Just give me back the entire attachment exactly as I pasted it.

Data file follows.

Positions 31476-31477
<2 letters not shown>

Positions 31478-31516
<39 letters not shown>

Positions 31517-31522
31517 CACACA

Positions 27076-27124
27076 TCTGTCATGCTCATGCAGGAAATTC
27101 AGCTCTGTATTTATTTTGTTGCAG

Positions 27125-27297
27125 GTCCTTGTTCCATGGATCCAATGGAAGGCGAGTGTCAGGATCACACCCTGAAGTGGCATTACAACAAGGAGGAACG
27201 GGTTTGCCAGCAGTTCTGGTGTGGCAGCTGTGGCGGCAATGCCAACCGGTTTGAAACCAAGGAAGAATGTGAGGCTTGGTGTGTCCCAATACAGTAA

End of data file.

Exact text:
Positions 31476-31477
<2 letters not shown>

Positions 31478-31516
<39 letters not shown>

Positions 31517-31522
31517 CACACA

Positions 27076-27124
27076 TCTGTCATGCTCATGCAGGAAATTC
27101 AGCTCTGTATTTATTTTGTTGCAG

Positions 27125-27297
27125 GTCCTTGTTCCATGGATCCAATGGAAGGCGAGTGTCAGGATCACACCCTGAAGTGGCATTACAACAAGGAGGAACG
27201 GGTTTGCCAGCAGTTCTGGTGTGGCAGCTGTGGCGGCAATGCCAACCGGTTTGAAACCAAGGAAGAATGTGAGGCTTGGTGTGTCCCAATACAGTAA